Sunday, January 24, 2010

An ambassador in every cab

All the cabbies there are Omani nationals – it's the law, one of them told me. In the UAE, your driver might be Pakistani or Bangladeshi or Indian or even Sri Lankan, but he will never, ever be Emirati.

The Omani drivers are proud of their jobs, and proud of their country. They want to show it off, and they want you like it. They want you to like them.

There are no meters in the cabs, and when you ask about it they just shrug and say don't worry, so it's up to you to negotiate a fare. Which is hard to do when you don't know where anything is, and don't know the going rate.

The rookie mistake (which I made, twice) is to not even try to set the price up front. You get where you're going and you offer what seems a fair amount, and they look at you with hurt expressions and say, "Really? Is that all? I thought you liked my taxi ..."

And when you finally draw the line and say "No more," they laugh and clap you on the back and say thanks. I think they they just enjoy the game.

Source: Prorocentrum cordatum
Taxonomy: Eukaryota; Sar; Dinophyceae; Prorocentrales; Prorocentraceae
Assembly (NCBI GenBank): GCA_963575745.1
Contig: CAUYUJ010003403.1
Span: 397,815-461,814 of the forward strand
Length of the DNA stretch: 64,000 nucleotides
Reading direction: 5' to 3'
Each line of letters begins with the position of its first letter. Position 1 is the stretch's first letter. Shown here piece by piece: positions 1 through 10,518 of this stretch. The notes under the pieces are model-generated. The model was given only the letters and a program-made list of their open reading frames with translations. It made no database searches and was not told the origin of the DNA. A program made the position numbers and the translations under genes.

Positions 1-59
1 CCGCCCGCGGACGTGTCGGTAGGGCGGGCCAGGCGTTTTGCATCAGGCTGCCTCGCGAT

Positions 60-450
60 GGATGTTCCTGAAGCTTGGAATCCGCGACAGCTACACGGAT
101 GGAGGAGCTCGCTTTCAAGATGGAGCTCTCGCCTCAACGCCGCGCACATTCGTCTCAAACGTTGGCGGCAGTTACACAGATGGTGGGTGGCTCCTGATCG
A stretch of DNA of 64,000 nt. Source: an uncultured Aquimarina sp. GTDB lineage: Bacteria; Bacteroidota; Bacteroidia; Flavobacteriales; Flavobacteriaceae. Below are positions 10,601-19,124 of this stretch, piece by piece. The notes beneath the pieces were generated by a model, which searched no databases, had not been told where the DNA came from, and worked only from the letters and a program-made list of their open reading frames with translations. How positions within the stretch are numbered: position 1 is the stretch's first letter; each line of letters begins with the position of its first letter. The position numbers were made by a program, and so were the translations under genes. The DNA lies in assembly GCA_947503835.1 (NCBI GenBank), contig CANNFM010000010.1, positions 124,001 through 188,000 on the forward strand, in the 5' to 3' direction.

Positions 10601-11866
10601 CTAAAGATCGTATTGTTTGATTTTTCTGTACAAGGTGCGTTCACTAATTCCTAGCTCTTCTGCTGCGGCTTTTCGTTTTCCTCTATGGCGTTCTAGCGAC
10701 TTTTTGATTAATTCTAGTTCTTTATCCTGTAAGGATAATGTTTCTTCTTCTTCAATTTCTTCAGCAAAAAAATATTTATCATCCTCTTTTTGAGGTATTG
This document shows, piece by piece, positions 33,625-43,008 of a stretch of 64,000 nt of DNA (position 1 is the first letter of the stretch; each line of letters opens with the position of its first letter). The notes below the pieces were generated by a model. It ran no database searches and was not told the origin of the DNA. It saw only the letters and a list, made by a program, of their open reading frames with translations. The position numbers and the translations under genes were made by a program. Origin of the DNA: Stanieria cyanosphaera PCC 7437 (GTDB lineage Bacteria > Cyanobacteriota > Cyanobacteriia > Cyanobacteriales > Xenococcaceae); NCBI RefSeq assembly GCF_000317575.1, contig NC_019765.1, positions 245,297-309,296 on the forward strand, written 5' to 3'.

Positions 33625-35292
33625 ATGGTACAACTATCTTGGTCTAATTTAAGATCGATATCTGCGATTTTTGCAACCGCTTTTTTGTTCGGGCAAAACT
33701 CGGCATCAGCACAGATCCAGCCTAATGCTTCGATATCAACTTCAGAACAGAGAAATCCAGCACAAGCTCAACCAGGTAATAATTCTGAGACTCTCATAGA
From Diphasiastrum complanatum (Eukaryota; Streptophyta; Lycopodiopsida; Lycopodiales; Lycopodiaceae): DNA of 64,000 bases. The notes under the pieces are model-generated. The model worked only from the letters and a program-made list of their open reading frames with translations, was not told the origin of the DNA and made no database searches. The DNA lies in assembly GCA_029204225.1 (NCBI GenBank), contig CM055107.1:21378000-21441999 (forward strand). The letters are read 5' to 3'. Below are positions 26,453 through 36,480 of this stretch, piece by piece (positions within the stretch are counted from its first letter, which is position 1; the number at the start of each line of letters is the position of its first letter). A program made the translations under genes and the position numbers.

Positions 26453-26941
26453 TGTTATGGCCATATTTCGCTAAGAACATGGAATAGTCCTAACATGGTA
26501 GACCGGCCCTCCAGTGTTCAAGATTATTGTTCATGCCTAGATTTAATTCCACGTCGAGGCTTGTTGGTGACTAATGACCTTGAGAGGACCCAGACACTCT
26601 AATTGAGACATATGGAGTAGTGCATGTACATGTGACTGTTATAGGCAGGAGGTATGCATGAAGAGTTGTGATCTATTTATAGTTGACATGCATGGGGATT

Hussain certainly did. He's the guy in the photo, who drove me up and down the coast around Muscat, from the cool port neighborhood of Muttrah, where I was staying, south to the new Shangri La resort, at the end of a highway cut through the mountains for the sole purpose of getting to the hotel.

Hussain was a trip. He was funny and smart, and proud that he spoke five languages. We were walking down to the beach at the Shangri La and overheard a man and his son talking. "They're speaking Persian. Watch this!" he whispered to me, and called out to them. A five minute conversation ensued, mostly (he told me) about how impressed they were with his excellent Persian skills.

But he was proudest, without a doubt, of his English. He assured me that Americans spoke the best English, and he had trouble understanding the British and Australians, and don't even get him started on the Italians and the French ...

We had lunch together and he told me about his travels and his family, proudly showing off photos of his wife and daughter. He good-naturedly ribbed me about wearing shorts ("Why you not wear trousers? We won't be able to get into the palace!")

Every five minutes he would ask if I was OK, and if I liked his country, and every time I reassured him that yes, Oman is a fine place, he beamed proudly and nodded to himself, happy to have won over another tourist.

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